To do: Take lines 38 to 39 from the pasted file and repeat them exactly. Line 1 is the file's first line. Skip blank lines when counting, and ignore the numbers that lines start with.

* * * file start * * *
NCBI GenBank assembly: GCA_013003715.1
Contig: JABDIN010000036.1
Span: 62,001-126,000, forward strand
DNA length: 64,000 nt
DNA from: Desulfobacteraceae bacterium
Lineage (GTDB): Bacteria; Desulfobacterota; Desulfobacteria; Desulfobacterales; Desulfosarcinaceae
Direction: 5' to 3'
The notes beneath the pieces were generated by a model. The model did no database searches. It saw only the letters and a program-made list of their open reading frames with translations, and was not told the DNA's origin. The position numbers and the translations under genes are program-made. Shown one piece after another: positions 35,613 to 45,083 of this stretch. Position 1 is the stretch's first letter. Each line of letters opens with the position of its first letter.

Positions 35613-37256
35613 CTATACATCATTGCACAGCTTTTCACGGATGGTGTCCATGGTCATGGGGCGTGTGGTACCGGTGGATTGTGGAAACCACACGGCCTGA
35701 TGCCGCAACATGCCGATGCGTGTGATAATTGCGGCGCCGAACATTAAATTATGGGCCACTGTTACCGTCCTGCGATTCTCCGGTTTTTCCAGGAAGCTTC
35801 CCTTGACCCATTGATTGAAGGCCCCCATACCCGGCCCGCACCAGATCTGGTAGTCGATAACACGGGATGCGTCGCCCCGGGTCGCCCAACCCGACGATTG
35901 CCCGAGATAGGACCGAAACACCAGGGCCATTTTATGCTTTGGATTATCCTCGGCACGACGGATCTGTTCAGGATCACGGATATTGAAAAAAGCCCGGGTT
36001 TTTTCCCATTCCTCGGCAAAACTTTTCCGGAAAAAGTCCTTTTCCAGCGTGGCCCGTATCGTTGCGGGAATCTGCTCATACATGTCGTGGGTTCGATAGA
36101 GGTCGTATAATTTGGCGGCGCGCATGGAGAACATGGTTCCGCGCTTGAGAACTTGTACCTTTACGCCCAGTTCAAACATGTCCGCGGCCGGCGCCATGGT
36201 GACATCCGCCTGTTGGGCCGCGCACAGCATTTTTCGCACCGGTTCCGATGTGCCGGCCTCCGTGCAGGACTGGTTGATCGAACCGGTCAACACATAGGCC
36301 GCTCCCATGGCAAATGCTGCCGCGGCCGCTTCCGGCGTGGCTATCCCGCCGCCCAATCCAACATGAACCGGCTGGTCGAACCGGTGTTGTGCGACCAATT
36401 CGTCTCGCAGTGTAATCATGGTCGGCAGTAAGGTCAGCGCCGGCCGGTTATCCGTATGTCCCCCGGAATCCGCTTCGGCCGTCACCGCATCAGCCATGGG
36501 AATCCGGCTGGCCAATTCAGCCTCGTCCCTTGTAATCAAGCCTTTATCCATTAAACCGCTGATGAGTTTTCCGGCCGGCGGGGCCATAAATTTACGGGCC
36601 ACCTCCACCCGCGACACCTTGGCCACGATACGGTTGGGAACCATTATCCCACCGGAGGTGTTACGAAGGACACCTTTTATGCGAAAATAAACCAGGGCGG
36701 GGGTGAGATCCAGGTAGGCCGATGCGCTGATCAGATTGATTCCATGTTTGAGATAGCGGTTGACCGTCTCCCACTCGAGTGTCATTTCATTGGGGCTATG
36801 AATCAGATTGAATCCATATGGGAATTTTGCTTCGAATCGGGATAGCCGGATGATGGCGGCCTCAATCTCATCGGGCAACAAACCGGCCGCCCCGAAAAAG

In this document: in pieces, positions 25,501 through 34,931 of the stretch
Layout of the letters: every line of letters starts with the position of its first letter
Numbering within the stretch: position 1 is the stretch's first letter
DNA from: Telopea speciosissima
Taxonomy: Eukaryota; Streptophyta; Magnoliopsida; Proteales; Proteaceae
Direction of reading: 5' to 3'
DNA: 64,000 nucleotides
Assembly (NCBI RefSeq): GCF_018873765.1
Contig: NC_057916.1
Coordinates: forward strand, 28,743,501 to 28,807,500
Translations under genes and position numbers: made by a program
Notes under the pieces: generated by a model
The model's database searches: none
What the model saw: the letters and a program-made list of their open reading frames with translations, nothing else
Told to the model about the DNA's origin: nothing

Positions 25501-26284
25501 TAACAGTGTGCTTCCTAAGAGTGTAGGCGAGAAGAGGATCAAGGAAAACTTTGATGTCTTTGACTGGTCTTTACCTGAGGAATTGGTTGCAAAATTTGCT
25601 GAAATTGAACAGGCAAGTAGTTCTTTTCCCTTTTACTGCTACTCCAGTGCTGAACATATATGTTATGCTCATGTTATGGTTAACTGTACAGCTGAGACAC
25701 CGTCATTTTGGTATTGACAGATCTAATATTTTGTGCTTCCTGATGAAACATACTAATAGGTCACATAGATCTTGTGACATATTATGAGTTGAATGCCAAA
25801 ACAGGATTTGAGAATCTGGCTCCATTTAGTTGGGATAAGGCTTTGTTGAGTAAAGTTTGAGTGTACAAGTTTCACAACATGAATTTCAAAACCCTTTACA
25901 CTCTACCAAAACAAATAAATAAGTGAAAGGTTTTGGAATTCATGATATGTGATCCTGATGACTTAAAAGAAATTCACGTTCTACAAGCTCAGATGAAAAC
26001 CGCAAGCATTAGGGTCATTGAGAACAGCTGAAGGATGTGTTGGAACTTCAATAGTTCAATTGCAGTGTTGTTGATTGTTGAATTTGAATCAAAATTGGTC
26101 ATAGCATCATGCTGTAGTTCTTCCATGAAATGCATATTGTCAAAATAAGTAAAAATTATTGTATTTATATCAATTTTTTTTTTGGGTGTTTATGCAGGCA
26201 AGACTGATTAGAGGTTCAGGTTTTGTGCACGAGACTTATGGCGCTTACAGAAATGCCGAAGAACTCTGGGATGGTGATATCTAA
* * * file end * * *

Positions 25501-26284
25501 TAACAGTGTGCTTCCTAAGAGTGTAGGCGAGAAGAGGATCAAGGAAAACTTTGATGTCTTTGACTGGTCTTTACCTGAGGAATTGGTTGCAAAATTTGCT